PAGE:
Stainforth and Langcliffe
LANGCLIFFE 22A - Victoria Cave, Langcliffe Scar
Victoria Cave, Langcliffe Scar, Langcliffe near Settle in the Yorkshire Dales.
Victoria Cave was discovered by chance in 1837 and is an important archaeological site. Within the lower clay deposits were found 130,000 year old bones of hippos, narrow-nosed rhino, elephants and spotted hyenas. It is believed that the carcases of the larger animals had been dragged back to the cave by hyenas that used it as their den. The temperature at that time would have been much hotter than today, but ten thousand years later the glaciers returned and over the following 110,000 years the cave gradually filled with more layers of clay as the glaciers melted. Remains found within these layers show that around 10,000BC the cave was used by hibernating brown bear, but more importantly, amongst the bones of reindeer, a 12,000 year old antler harpoon was found. This is the earliest evidence of man in the Yorkshire Dales. Above all these prehistoric layers of clay, Roman pottery, jewellery, craft tools and coins have also been found in the cave. They are thought to have belonged to Romano-British craft workers using the cave as a workshop. There is also a belief that the cave was used as a shrine.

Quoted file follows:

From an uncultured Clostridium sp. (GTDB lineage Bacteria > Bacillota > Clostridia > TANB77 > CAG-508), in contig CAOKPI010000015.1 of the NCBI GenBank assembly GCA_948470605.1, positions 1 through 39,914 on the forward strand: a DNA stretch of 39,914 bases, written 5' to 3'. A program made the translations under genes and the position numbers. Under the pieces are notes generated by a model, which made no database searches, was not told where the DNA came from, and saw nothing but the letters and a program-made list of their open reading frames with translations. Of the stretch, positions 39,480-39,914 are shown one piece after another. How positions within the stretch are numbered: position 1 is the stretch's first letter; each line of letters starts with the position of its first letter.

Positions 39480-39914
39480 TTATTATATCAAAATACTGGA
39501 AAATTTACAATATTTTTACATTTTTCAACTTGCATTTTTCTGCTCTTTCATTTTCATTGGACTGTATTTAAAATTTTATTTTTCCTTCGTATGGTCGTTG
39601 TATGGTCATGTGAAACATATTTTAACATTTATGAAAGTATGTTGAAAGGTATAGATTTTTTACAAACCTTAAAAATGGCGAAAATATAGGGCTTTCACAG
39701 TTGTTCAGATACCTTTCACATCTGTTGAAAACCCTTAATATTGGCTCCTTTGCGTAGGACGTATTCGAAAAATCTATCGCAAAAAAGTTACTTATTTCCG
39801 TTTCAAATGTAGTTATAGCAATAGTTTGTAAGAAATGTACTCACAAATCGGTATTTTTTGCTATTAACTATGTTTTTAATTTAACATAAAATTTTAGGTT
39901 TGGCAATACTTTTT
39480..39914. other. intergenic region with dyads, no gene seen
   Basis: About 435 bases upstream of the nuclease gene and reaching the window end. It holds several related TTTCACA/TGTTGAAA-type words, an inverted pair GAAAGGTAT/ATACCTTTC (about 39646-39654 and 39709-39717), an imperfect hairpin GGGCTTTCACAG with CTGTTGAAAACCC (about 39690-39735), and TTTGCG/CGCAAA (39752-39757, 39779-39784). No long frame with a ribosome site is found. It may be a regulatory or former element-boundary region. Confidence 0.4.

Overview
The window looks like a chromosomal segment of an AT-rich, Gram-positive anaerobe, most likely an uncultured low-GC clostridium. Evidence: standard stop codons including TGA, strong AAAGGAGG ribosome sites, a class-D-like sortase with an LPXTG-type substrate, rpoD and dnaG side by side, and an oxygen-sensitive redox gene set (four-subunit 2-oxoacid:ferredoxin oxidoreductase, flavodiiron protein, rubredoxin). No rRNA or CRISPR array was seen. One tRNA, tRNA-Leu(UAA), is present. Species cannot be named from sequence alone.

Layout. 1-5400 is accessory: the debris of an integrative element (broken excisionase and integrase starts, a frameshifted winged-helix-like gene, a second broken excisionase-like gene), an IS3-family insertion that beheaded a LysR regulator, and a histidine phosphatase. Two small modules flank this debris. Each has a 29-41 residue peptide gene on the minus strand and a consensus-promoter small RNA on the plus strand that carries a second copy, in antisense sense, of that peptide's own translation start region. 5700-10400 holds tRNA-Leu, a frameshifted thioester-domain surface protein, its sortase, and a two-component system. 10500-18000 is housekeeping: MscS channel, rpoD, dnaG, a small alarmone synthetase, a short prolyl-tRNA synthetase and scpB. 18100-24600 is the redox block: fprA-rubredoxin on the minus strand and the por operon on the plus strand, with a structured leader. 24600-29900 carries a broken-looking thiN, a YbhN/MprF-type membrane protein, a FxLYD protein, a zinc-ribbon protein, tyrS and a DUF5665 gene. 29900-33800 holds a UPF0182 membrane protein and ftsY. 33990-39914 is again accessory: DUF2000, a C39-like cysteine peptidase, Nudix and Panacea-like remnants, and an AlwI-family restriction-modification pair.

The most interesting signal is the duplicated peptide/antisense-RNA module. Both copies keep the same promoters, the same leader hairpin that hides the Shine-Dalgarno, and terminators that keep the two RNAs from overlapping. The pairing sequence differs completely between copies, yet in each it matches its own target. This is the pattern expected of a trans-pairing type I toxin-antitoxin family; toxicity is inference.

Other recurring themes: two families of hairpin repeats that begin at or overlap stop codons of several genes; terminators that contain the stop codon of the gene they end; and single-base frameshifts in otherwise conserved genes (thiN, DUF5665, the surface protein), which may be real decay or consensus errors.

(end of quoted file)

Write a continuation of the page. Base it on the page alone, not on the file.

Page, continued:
August 31, 2017
© Joan Martin (PHOTO NORTH). All Rights Reserved
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